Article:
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RIP, Ben E. King (April 30, 2015) R&B Legend

Posted by themusicsover on April 30, 2015

Ben E. King
September 28, 1938 – April 30, 2015

ben-e-kingBen E. King was an American R&B singer whose signature song, “Stand My Me,” is one of the few records to hit the Top 10 in two separate decades – the first being upon release in 1961, the second in 1986 when it was used as the theme song for the very popular film of the same name.  In 1958, King was a member of a Harlem doo wop group known as the Five Crowns when the manager of the Drifters recruited them to replace recently fired members of the Drifters.  With the Drifters, King scored several hits over the next two years.  That list includes “This Magic Moment,” “Save The Last Dance For Me,” and “There Goes My Baby.”  He left the group for a solo career in 1960 and went on to release some of the biggest hits of the era including, “Spanish Harlem,” “There Goes My Baby,” and of course, “Stand By Me.”  Those three songs are considered to be vital parts of the foundation that shaped rock and roll.  Like many R&B acts during the mid ’60s, King’s brand of music was pushed aside by the British Invasion.  Even though he continued to record and tour, he wouldn’t hit the charts again until the re-release of “Stand By Me,” 20 years later.  His career enjoyed even another bump when hip hop artists began sampling his songs during the ’90s and beyond.  He continued to tour into his 70s.  Ben E. King was 76 when he passed away on April 30, 2015.  Cause of death was not immediately released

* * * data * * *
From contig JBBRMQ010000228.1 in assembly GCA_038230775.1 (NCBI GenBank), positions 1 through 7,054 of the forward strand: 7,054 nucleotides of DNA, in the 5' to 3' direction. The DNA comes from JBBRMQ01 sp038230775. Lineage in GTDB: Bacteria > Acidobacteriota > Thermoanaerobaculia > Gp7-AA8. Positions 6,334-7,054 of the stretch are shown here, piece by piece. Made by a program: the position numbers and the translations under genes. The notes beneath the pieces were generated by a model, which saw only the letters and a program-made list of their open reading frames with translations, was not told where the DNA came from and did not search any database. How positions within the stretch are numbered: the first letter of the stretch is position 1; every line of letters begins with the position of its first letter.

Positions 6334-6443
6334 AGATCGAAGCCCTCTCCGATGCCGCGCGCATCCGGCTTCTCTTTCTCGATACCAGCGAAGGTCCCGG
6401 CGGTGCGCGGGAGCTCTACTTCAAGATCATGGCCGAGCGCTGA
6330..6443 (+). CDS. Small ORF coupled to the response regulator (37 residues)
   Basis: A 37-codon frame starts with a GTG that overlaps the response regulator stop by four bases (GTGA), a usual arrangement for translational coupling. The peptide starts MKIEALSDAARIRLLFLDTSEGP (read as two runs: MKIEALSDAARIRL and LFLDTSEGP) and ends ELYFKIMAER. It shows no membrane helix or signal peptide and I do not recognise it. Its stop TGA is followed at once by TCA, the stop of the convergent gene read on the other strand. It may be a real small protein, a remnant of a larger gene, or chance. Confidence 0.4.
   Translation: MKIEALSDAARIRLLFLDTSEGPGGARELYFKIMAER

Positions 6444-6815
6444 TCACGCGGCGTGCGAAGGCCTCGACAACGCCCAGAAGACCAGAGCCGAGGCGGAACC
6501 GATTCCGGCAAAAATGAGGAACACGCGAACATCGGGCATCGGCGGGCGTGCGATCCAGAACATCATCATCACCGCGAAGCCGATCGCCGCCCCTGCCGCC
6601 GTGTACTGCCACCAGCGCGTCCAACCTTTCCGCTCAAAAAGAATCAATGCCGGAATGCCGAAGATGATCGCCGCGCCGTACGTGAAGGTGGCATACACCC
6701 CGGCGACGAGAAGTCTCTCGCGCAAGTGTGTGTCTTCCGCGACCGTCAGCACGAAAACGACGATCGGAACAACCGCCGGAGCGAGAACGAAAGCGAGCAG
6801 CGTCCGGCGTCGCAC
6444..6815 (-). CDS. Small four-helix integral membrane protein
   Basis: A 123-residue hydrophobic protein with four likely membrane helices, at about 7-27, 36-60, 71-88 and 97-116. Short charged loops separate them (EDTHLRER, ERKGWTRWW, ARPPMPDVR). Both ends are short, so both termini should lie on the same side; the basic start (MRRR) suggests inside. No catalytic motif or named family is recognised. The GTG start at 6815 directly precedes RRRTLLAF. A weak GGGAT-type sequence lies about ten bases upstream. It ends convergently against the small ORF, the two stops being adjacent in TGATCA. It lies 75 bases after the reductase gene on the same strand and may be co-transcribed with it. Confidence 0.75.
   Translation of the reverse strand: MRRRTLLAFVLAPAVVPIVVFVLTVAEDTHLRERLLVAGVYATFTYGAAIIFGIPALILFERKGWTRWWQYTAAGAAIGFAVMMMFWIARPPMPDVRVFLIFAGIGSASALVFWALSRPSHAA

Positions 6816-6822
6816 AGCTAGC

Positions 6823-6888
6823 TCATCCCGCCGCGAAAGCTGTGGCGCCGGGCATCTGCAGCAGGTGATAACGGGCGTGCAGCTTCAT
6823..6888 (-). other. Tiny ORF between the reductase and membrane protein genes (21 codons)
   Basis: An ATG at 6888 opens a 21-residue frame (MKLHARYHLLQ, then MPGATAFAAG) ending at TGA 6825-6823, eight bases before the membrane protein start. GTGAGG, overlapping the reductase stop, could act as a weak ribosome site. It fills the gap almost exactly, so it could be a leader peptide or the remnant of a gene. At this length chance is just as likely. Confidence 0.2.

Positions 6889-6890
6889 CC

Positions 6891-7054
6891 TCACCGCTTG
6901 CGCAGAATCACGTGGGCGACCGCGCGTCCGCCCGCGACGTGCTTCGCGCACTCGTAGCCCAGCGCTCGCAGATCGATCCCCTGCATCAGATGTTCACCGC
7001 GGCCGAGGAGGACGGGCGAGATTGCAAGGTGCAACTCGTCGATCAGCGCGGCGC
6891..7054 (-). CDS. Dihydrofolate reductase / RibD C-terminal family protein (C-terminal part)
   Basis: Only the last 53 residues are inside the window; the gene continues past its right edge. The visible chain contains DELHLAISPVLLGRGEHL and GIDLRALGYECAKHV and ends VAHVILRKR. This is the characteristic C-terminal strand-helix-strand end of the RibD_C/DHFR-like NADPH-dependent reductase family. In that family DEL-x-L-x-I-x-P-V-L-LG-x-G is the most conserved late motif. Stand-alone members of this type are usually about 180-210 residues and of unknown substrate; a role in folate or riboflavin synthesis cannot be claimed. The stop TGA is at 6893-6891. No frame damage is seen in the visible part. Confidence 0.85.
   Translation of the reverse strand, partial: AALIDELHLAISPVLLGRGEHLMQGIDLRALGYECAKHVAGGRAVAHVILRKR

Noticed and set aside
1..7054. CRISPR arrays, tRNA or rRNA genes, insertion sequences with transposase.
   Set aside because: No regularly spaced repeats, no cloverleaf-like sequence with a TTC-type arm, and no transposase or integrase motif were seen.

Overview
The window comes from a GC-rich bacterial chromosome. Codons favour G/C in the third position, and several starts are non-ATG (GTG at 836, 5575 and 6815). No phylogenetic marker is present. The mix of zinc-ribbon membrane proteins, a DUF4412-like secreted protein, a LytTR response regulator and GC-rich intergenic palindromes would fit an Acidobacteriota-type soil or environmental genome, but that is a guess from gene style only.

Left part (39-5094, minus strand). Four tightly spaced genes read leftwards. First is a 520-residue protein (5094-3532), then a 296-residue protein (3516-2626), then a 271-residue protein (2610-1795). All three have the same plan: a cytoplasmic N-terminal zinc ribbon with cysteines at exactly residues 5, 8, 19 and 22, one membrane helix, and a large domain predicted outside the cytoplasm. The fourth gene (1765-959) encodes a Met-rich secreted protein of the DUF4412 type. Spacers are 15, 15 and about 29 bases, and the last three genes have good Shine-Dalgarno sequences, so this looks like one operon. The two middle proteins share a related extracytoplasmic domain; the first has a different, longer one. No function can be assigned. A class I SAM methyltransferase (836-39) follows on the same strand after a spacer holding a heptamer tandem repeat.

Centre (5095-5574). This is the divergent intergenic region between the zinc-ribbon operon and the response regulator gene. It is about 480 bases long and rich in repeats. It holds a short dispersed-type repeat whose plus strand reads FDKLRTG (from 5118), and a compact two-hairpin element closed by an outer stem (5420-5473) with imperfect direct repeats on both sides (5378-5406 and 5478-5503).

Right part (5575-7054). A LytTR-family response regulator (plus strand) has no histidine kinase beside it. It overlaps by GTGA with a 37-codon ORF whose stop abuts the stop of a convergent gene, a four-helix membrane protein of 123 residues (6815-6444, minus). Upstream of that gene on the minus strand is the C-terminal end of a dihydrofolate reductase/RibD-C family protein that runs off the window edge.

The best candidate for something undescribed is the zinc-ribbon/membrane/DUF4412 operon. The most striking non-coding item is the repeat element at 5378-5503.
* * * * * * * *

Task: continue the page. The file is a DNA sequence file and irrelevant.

Thanks to Harold Lepidus at Bob Dylan Examiner for the assist.

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RIP, Jack Ely (April 27, 2015) The Kingsmen Singer On “Louie Louie”

Posted by themusicsover on April 27, 2015

Jack Ely
September 11, 1943 – April 27, 2015

Photo by Gino Rossi

Photo by Gino Rossi

Jack Ely was an American singer and musician who is most famously remembered as the lead vocalist on the Kingsmen‘s classic garage anthem, “Louie Louie.”  Born in Portland, Oregon, Ely was classically trained on the piano at an early age, but switched to the guitar after seeing Elvis Presley on TV.  He co-founded the Kingsmen in 1959, and after spending the next few years playing local fashion shows and such, he and the band recorded “Louie Louie,” which went on to become one of the most influential, if not easiest to play, rock and roll songs of all time. It reportedly cost just $36 to record.  After leaving the group shortly after the release, Ely formed a new band, the Courtmen who made a handful of records and toured the region.  He enlisted in the Army in 1966 but upon his return in 1968, he didn’t have much luck restarting his music career.  In later years, he devoted his time to speaking against drug and alcohol abuse.  Jack Ely was 71 when he died following a long illness on April 27, 2015.